Taking a break from the seemingly never-ending bad news on its massive fake account scandal, Wells Fargo is about to release its third-quarter earnings early Friday morning, once again opening its doors to the scrutiny of investors as it works to rebuild its tainted reputation.      

The mega bank shocked the market at the beginning of September when news came out that more than 5,000 of the bank’s former employees opened more than 2 million fake accounts to get sales bonuses.

As a result, Wells Fargo is facing heat from the House of Representatives, the Senate, the Consumer Financial Protection Bureau, the Office of the Comptroller of the Currency, various states and municipalities and more.  And a lot of the attacks are going after the man at the top of the food chain, Wells Fargo’s CEO John Stumpf, to figure out if he, and other senior executives, knew about the fake account issue before it became public knowledge.

Mark Decambre stated in an article in MarketWatch that although these issues may not have a sizable impact on the bank’s quarterly results, they are sure to be the focus of Wall Street.

The article noted that the bank is expected to report per-share earnings of $1.01, down from $1.14 in the same period a year ago, and quarterly revenue of $22.237 billion, down from $23.132 billion a year ago.

The focus of the bank’s third-quarter conference call this time around will be on the bank’s CEO, who is on the call and answers questions.

From the article:

“This is the first call that we analysts will have to ask questions of the CEO,” prominent bank analyst Mike Mayo at CLSA told MarketWatch. Mayo said Wells Fargo has been too late in addressing its cross-selling debacle. Many banks shop additional products and services to customers, particularly amid what has been a protracted period of ultralow interest rates.

“Given that we have a flat yield curve [banks were] pushing what’s on the retail side,” Paul Miller, bank analyst at FBR Capital Markets, told CNBC Wednesday morning.

But to many observers, Wells Fargo’s cross-selling practices highlight a high-pressure environment that may have fostered a culture of fraud by rewarding low-level employees bonuses based on hard-to-achieve sales goals.

The CFPB’s report stated that in recent years, the bank has sought to distinguish itself in the marketplace as a leader in “cross selling” these products and services to existing customers who did not already have them. When cross selling is based on efforts to generate more business from existing customers based on strong customer satisfaction and excellent customer service, it is a common and accepted business practice.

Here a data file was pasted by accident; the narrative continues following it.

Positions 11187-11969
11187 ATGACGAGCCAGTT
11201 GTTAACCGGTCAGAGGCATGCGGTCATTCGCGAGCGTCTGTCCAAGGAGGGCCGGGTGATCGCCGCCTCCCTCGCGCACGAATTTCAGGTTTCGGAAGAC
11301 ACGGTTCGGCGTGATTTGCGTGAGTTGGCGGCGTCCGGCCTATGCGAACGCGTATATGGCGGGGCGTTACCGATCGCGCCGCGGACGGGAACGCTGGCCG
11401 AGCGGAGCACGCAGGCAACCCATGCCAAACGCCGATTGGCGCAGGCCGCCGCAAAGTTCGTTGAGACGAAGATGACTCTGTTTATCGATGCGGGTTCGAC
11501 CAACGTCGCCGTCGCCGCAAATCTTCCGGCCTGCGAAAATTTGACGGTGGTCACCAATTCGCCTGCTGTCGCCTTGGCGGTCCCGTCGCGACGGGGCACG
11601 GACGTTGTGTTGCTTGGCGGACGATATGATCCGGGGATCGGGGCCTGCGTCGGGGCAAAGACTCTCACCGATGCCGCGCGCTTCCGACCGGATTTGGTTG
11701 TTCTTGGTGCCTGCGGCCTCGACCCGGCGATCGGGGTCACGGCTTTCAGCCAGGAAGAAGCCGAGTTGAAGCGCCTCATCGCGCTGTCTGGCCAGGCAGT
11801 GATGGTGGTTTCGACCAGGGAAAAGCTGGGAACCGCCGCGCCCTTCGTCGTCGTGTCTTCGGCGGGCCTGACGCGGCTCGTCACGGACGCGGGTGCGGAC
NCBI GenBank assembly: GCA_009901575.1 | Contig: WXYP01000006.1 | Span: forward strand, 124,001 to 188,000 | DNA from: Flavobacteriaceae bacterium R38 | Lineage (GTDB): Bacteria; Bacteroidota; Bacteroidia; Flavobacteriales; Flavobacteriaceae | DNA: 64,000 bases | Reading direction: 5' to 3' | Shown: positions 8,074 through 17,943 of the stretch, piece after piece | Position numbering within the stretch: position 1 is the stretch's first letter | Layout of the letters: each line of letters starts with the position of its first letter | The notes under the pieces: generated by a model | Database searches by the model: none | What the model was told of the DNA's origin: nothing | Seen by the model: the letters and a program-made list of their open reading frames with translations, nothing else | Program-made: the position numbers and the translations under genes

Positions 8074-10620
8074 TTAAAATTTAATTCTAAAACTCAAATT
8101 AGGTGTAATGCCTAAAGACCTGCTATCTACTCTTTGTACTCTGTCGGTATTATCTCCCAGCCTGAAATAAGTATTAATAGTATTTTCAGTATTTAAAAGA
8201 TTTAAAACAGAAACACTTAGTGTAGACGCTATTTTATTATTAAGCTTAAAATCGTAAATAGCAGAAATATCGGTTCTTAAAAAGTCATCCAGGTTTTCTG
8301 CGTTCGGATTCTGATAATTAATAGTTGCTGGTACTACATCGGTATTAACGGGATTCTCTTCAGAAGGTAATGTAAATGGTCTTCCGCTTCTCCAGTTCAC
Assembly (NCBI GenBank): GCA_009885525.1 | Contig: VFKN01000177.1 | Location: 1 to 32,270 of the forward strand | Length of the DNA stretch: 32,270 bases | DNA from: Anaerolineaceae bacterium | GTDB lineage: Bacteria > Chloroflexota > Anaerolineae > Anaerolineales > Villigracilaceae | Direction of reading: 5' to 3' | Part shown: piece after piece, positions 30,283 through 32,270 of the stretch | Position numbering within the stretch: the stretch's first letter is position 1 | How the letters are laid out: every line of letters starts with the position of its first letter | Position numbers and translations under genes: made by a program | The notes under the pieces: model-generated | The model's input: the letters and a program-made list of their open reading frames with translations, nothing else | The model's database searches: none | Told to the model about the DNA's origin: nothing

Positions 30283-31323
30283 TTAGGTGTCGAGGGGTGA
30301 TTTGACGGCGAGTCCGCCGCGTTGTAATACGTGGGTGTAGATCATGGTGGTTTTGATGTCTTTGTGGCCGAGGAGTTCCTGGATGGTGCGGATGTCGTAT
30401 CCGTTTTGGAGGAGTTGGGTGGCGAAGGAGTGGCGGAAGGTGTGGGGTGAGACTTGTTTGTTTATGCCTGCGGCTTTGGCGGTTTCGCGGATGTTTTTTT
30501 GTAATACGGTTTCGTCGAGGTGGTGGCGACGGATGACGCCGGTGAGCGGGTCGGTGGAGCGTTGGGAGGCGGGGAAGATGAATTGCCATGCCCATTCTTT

Cross selling is quite prevalent among the big banks especially, as employees are encouraged to push new accounts onto existing customers, as evidenced by two independent reactions to the Wells Fargo fine from Richard Bove, vice president of equity research at Rafferty Capital Markets, and Josh Brown, the chief executive officer of Ritholtz Wealth Management.

Here’s Brown on the cross selling culture:

When I first read the story, I almost couldn’t believe it. Almost. But then I remembered everything I’ve been told by people working at the major banks. How they’re regularly whipped to cross-sell loans to their wealth management customers, credit cards to their banking clients, insurance products to their brokerage accounts, etc. It’s bad.

These are the metrics that Wall Street wants to see and they’re the yardstick by which executives are judged. So the decree goes out across the land and the rank-and-file employee incentives are set accordingly. And then, as these things always go, someone takes it too far. In this case, a lot of someones.

In the second quarter, Wells Fargo’s earnings report was in in line with Capital IQ Consensus at $1.01, with its revenues rising 4% annually.

“Wells Fargo's second-quarter results demonstrated our ability to generate consistent performance during periods of economic, capital markets and interest rate uncertainty,” said Stumpf at the time. “Compared with a year ago, we had solid growth in loans, deposits and customers, which are our fundamental drivers of long-term value.”

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